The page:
“Cancers are often impossible to visually distinguish from normal tissue. This is critical for brain cancer where residual invasive cancer cells frequently remain after surgery, leading to disease recurrence and a negative impact on overall survival. No preoperative or intraoperative technology exists to identify all cancer cells that have invaded normal brain. To address this problem, we developed a handheld contact Raman spectroscopy probe technique for live, local detection of cancer cells in the human brain. Using this probe intraoperatively, we could accurately differentiate normal brain from dense cancer and normal brain invaded by cancer cells, with a sensitivity of 93% and a specificity of 91%. This Raman-based probe enabled detection of the previously undetectable diffusely invasive brain cancer cells at cellular resolution in patients with grade 2 to 4 gliomas. This intraoperative technology may therefore be able to classify cell populations in real time, making it an ideal guide for surgical resection and decision-making.”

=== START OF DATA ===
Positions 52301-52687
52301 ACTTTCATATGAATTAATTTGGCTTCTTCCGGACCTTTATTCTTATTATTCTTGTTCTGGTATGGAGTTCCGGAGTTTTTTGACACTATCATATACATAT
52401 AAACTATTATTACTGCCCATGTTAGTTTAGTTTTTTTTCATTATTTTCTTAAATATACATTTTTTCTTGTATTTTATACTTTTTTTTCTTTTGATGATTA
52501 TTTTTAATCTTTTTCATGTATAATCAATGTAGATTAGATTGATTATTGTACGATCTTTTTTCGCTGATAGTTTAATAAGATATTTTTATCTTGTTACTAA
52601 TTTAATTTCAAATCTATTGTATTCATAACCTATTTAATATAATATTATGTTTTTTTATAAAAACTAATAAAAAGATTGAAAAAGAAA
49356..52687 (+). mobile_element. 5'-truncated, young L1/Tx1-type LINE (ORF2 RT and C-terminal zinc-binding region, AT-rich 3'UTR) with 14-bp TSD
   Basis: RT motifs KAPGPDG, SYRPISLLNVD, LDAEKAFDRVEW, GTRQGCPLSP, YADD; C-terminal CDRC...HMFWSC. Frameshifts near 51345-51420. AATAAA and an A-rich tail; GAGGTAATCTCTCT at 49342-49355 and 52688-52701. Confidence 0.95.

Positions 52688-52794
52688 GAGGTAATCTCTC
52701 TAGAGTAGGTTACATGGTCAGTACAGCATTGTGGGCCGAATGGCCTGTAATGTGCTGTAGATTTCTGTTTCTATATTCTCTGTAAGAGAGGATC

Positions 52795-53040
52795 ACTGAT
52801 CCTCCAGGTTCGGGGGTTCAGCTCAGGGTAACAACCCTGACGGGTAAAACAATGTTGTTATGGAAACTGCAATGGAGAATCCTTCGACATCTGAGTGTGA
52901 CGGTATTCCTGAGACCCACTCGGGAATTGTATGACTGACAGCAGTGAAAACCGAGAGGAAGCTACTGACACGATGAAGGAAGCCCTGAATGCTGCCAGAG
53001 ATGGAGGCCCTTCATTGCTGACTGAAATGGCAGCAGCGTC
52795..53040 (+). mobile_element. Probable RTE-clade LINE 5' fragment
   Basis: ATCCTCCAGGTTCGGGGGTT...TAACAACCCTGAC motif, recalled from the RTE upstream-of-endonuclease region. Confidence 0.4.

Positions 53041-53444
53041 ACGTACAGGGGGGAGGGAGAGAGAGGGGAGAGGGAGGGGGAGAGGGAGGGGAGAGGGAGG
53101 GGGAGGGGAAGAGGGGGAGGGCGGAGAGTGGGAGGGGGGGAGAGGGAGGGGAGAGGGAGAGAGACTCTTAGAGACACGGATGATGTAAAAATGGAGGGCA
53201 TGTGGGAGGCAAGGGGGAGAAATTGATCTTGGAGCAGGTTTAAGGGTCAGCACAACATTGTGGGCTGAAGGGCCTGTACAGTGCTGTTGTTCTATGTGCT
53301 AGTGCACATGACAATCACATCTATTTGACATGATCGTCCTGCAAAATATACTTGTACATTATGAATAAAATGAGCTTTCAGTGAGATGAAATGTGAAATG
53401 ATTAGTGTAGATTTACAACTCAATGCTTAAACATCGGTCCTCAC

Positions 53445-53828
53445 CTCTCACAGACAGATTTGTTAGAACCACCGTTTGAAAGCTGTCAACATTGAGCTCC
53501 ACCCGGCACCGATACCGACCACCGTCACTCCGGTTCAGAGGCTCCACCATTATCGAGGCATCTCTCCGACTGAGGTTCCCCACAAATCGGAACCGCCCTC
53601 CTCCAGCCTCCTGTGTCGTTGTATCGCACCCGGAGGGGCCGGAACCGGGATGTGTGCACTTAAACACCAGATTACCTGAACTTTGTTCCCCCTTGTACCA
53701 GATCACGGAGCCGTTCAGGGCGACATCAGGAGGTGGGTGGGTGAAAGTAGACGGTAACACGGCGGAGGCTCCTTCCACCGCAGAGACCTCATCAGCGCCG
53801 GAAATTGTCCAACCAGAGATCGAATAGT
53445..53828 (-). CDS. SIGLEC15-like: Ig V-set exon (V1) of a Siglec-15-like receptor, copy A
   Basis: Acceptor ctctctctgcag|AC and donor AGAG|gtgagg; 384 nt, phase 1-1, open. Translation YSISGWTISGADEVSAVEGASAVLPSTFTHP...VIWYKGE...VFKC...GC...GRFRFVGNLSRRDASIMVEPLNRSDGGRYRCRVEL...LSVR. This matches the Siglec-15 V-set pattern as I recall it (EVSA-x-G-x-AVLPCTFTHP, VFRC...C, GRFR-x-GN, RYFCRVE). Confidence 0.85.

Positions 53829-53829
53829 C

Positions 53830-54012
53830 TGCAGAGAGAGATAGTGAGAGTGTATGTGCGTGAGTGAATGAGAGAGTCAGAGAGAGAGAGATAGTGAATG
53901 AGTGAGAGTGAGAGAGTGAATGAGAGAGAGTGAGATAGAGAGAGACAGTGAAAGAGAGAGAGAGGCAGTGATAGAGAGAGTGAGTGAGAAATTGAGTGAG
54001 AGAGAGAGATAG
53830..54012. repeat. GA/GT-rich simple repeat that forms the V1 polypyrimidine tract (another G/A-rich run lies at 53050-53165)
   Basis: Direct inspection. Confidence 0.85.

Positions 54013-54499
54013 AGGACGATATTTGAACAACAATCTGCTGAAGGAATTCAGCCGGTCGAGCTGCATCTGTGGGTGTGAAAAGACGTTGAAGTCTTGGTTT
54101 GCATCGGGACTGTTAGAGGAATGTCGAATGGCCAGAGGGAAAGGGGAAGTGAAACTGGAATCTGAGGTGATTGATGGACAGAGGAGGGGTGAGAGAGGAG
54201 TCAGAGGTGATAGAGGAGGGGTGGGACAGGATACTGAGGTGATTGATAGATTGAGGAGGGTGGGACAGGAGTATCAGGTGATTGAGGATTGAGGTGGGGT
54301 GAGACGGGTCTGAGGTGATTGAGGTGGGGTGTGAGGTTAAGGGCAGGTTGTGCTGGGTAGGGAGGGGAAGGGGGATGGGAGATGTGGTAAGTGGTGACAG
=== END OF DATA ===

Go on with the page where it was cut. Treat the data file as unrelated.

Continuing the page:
This came from an article @  Science Translational Medicine  1 Feb 2015.

The advancements just keep on coming, see where this is all leading? The final 2 examples are going to tie up my points very nicely and then we will discuss the conclusions arrived at by all this:

This is a page from the Gutenberg Bible (original one at that!) This was accomplished using a variation of ATR (Attenuated Total Reflection,) is a sampling technique used in conjunction with infrared spectroscopy which enables samples to be examined directly in the solid or liquid state without further preparation.